Sunday, February 23, 2014
Book Review: "Golden State" by Michelle Richmond
Julie Walker's life has been shaped by many different events. Her father died when she was young; her mother raised Julie and her younger sister, Heather, in a small, stifling Mississippi town which Julie couldn't wait to leave. When Julie left for medical school in San Francisco, she felt bad about leaving her needy sister, but she needed to reinvent herself and start her future. Heather drifted from boyfriend to boyfriend, place to place, problem to problem, and came in and out of Julie's life.
Julie met Tom, a radio disc jockey, and the two fell deeply in love. And when an unexpected incident surprises them and transforms their lives, they are truly happy. Until Heather re-enters their lives, and everything falls apart in her wake, including, little by little, Julie and Tom's marriage. Heather leaves to join the Army, and the two sisters stop speaking completely for several years.
"I understand now how families become estranged, not by design but by embarrassment. You come to a point when so much time has passed that it seems impossible to make the first move."
Heather's return throws Julie into upheaval once again, and wreaks havoc with what is left of her relationship with Tom, especially once Heather reveals her pregnancy. Yet Julie agrees to deliver Heather's baby, and the day she goes into labor turns out to be one fraught with chaosfor Julie, for the possibility of a future with Tom, for the entire state of California. Julie faces a shocking crisis which forces her to re-evaluate everything in her life, including her relationships.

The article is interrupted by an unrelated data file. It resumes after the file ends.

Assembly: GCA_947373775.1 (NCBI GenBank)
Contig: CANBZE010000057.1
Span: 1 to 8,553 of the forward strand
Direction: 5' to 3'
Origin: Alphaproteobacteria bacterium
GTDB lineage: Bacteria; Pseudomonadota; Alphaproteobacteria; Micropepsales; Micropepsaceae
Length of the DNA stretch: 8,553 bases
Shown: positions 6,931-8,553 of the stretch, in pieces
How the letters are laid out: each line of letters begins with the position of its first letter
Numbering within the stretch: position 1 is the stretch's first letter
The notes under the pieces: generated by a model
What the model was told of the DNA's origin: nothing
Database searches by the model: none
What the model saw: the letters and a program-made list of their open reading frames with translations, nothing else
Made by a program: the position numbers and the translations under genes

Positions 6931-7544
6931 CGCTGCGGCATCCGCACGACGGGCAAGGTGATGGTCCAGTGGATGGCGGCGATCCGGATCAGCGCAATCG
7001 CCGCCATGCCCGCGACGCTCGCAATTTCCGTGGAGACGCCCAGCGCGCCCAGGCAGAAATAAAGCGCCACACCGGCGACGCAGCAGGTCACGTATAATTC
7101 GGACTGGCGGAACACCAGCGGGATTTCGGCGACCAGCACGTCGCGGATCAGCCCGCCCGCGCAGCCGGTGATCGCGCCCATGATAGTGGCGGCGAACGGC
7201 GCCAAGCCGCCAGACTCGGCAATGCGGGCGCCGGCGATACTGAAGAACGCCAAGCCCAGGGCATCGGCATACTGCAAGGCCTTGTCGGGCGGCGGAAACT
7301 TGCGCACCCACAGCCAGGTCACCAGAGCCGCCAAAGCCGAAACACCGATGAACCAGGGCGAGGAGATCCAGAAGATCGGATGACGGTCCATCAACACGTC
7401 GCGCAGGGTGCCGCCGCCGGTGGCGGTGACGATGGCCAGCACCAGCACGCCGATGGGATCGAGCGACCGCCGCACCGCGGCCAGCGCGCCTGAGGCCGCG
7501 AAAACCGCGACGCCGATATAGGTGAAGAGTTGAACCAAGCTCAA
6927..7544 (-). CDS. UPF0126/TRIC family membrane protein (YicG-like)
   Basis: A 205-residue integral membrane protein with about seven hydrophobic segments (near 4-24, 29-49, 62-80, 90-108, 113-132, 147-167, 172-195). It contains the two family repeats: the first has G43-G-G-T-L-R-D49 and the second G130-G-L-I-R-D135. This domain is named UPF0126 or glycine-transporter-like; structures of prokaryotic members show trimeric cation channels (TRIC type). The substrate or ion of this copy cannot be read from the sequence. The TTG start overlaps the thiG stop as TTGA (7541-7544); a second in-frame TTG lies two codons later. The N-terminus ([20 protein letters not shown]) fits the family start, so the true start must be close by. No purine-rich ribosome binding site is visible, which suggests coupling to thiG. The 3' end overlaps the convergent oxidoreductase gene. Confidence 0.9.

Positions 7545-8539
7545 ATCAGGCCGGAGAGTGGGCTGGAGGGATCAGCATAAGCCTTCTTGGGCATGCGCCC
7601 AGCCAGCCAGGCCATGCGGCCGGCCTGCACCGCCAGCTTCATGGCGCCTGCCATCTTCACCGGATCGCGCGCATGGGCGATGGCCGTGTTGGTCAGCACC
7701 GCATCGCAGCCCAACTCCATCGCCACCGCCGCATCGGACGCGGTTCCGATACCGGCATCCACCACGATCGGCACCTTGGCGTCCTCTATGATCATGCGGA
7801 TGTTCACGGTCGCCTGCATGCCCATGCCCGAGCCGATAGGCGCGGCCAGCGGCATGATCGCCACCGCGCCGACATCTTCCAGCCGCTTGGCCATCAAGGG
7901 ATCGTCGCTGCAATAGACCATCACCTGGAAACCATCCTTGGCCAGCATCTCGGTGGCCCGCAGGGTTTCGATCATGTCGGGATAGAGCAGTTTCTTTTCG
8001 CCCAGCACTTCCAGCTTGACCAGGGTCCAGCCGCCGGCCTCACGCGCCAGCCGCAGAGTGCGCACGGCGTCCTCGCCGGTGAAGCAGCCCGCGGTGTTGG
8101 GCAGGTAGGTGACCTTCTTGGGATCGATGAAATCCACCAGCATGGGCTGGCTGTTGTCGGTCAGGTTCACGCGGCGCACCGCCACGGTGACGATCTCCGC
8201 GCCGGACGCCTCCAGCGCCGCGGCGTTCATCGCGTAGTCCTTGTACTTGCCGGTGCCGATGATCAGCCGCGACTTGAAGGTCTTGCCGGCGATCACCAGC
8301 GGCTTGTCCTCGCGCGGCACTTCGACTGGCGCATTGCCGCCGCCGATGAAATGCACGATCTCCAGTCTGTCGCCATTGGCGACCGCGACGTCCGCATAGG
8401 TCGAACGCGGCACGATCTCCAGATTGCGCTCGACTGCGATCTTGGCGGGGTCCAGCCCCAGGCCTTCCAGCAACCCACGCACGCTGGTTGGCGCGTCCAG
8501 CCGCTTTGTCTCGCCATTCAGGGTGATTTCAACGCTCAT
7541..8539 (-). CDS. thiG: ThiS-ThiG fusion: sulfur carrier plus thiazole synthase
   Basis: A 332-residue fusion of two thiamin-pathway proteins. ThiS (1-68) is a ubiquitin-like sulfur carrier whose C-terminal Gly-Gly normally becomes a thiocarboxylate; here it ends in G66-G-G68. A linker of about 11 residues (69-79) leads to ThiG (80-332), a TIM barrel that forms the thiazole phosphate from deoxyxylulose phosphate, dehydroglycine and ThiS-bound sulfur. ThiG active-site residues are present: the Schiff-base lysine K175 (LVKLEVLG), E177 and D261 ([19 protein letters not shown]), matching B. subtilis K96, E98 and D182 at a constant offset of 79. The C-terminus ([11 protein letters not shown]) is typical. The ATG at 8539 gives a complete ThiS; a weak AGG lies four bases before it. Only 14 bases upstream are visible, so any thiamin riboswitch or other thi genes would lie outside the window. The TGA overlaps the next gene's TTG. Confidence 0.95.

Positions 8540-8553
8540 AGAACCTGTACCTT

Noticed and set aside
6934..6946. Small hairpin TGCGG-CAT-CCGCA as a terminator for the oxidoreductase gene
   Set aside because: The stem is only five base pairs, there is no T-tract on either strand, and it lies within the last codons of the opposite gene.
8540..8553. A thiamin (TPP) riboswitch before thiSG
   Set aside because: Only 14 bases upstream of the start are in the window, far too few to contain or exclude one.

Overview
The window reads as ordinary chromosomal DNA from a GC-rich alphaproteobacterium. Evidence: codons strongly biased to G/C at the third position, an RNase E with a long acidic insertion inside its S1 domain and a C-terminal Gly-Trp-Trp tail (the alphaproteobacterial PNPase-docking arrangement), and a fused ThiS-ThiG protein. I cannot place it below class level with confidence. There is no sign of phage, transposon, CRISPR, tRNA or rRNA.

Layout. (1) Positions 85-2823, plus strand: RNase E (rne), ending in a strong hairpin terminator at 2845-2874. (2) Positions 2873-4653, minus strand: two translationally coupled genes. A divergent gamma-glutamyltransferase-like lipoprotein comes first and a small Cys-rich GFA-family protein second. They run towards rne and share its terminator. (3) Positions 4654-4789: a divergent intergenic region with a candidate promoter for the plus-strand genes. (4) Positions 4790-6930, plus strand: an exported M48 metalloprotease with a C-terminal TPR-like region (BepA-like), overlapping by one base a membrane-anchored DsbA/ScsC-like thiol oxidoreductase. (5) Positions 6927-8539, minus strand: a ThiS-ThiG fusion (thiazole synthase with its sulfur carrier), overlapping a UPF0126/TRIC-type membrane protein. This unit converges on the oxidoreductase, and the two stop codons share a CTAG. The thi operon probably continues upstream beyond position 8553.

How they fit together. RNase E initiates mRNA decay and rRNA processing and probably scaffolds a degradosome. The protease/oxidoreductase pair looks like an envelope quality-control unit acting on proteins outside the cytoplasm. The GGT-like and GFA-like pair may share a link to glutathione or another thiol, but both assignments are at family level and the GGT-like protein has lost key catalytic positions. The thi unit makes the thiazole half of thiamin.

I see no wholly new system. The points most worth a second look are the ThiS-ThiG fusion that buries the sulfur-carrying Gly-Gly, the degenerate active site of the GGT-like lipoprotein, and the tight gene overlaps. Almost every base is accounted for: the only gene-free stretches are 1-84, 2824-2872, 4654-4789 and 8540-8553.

Golden State is tremendously compelling, thought-provoking, emotional, and very engaging. Michelle Richmond hooks you quite quickly into Julie's life and the crises she faces, as the book follows the course of one day, with occasional reminiscences of other times in Julie's life. It's a fascinating exploration about the ties and the loyalties of our relationships, those we're born into and those we choose.
"Between a marriage one chooses and a blood relation one doesn't, shouldn't marriage be the more powerful bond?"
I enjoyed Golden State a great deal. I really liked the complexity of both Julie and Tom's characters, compelled both by what has happened and what remains unsaid. I'll admit, however, while the major incident that drives much of the plot and forces Julie to reminisce certainly is a driver of the story, I felt as if it was almost superfluous; I thought Julie's story and her relationships with her sister and her husband could have stood on their own. But it didn't detract from the power of the story.
If you see any of the reviews or publicity around this book, it's recommended for fans of Jodi Picoult or Jacquelyn Mitchard. I worried a little bit that this book would be one of the ripped-from-the-headlines-type stories Picoult is well known for, but fortunately (in my opinion), this wasn't that way at all. It's just a well-written and well-told story that definitely makes you think how you'd react in similar situations.